Military styling in a sack that’s ideal for minimal-impact sleepers, discreet wild campers and wildlife trackers.
Light and compact
Comes in standard and extra long
Center-line zip entry
Hood’s drawstring is fiddly
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Snugpak Special Forces: first impressions
The The Snugpak Special Forces bivy sack is ultralight minimalism in neat package. The military have been using bivy sacks for decades, and service-style practical designs have plenty of advantages for the lightweight camper. Snugpak’s Special Forces sack makes full use of those virtues.
• RRP: $179 (US) / £85.00 (UK)
• Weight: 340g / 12oz
• Length: 230cm / 91in
• Width (shoulder & foot): 88cm & 65cm / 35in & 26in
• Materials: Paratex Dry
• Mouth Closure: Drawstring hood
• Features: Center-line quick-open zip, separate stuff sack
• Colors: Black / Olive / Coyote Tan
The half-length, non-locking zip makes getting in and out of the sack quick and easy, while its rustle-free Paratex Dry fabric, in blend-in colors, makes disappearing into the undergrowth easier for stealth sleepers.
Lightweight and compact, this is a sack for experienced minimalist campers whose hardcore bivying skills can upgrade its basic specifications to cope with more demanding conditions.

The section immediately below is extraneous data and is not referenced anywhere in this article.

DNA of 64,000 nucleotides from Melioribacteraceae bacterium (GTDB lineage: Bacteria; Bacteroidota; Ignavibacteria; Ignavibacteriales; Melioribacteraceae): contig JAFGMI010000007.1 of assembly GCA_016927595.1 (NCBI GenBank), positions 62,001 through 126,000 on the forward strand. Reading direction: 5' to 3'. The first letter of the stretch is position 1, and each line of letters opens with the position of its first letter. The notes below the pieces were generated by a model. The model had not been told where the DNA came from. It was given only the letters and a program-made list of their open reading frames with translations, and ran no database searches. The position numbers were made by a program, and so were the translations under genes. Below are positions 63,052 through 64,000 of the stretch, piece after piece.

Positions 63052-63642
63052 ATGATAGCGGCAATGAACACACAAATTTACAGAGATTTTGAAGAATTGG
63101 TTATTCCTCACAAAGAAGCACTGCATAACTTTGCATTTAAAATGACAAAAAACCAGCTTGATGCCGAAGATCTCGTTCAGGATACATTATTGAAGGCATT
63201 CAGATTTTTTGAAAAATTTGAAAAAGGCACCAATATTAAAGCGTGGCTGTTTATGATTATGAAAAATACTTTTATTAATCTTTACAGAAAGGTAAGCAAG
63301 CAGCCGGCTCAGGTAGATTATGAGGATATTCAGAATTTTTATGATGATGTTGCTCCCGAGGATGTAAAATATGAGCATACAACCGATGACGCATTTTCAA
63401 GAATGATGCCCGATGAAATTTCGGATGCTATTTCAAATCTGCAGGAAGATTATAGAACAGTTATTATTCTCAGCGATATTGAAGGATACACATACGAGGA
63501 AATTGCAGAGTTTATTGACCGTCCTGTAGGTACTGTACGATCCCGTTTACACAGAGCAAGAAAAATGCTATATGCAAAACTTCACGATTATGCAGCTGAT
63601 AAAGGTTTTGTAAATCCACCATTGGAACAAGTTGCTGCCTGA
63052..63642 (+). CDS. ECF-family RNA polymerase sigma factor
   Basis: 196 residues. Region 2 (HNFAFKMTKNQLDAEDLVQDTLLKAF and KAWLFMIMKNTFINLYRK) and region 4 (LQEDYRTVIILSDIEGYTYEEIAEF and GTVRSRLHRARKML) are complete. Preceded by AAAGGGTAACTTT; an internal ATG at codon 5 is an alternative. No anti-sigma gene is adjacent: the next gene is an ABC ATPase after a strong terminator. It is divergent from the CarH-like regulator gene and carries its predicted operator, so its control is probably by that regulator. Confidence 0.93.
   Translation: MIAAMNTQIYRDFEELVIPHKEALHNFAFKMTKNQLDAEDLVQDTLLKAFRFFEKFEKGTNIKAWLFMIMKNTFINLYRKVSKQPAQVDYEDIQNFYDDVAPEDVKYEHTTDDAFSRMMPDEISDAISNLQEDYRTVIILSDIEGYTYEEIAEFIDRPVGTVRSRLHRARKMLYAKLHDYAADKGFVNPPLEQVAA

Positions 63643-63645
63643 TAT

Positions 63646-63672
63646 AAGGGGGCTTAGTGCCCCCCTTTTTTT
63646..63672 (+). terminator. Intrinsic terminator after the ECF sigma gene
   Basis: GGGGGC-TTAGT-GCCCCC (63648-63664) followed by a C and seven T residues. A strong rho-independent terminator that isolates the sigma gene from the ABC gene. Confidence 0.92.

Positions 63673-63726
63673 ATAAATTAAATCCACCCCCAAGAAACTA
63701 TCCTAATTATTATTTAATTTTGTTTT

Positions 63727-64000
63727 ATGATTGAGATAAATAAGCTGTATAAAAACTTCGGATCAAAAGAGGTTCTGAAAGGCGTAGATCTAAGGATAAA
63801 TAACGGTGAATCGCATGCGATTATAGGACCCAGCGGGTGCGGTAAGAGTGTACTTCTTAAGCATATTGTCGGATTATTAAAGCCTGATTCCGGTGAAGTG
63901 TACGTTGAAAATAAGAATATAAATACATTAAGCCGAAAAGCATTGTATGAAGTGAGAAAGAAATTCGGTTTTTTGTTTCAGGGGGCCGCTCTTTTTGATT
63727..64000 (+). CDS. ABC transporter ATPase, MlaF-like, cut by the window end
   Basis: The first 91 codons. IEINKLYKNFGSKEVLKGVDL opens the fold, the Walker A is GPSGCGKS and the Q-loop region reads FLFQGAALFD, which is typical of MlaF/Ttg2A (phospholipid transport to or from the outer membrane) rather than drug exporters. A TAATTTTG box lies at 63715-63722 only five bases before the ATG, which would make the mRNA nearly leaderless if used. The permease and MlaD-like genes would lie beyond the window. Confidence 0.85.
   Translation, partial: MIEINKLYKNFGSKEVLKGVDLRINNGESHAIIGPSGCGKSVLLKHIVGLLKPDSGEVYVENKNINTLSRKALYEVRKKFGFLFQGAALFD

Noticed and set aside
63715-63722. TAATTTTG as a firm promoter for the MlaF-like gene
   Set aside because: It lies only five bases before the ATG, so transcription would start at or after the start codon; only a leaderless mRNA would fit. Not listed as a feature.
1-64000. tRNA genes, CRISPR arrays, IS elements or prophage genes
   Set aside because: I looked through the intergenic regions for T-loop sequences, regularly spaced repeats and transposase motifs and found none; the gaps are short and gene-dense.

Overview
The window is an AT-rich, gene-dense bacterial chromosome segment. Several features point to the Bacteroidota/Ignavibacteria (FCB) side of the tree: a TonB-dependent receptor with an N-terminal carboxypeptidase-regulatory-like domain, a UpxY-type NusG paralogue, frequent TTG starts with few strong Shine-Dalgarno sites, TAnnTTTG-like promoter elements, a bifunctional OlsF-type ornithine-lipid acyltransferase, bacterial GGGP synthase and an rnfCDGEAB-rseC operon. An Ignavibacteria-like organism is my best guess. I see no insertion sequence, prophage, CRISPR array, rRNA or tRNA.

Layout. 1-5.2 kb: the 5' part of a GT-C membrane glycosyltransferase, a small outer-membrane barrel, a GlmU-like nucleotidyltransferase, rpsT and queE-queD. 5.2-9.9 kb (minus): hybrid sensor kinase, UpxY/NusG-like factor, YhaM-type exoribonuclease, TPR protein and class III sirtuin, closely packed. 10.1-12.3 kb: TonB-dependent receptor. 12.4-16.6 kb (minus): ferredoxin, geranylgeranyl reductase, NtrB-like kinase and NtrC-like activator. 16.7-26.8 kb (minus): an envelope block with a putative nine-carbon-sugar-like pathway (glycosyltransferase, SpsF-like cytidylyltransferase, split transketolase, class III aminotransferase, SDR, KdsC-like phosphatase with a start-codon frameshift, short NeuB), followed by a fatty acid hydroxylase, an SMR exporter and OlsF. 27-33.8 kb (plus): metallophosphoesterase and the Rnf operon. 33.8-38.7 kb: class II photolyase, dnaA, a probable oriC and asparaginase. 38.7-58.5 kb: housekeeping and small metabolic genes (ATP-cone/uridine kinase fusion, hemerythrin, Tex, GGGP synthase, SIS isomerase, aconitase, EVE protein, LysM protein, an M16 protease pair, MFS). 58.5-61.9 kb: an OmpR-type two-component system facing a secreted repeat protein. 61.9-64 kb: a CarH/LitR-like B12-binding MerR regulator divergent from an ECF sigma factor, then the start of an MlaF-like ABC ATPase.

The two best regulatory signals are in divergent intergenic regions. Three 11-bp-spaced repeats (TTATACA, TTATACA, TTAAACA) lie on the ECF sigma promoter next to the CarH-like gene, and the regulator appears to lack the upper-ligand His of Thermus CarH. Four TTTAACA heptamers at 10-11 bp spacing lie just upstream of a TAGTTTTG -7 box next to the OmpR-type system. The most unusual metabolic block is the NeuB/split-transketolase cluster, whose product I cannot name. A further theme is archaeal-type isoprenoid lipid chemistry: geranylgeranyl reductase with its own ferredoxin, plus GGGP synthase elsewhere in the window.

Bivy sacks in general can work well as weather-proof hides for wildlife watching, but the Special Forces bivy sack’s muted colors and soft non-rustling Paratex fabric make it absolutely ideal for this aspect of bushcraft. (Amazingly, even Snugpak’s Paratex sleeping bag liner can double up as a bivy sack if you’re tempted to go even more minimalist.)
Snugpak Special Forces: on the trails
The Snugpak Special Forces is one of the most compact and lightest bivy sacks I’ve tested, and that’s despite the weight of the half-length zip. The fabric is light, and the emphasis is on waterproofing more than breathability, while the dimensions are adequate rather than generous. But for the minimalist lightweight hiker this is a solid piece of kit.
It’s light enough to take on almost any trip, including as a backup emergency shelter for day hikes. For anyone with good bushcraft skills the sack can cope with most weather conditions.
For military users the burst-out zip allows for immediate action. As a more pacific user myself, I like that it allows me to get my sleeping bag and myself into shelter quickly, and to leave the bag half open if it the weather is warm and dry.
The half-length zip also means that the sack can be used as a quick-to-set-up, sit-up hide for wildlife watching.
After a wild childhood in west Cork, Jasper Winn began embarking on long cycles, walks, horse journeys and kayak trips across five continents – adventures he’s decanted into books, magazine articles, radio and television documentaries. Keen on low-tech but good gear, Jasper is an advocate of slow adventures by paddle, pedal, saddle, boot and sail. He has circumnavigated Ireland by kayak and cycled across the Sahara. Twice. Having ridden north-to-south across Algeria he discovered the only way to get back was to turn round and pedal north again.
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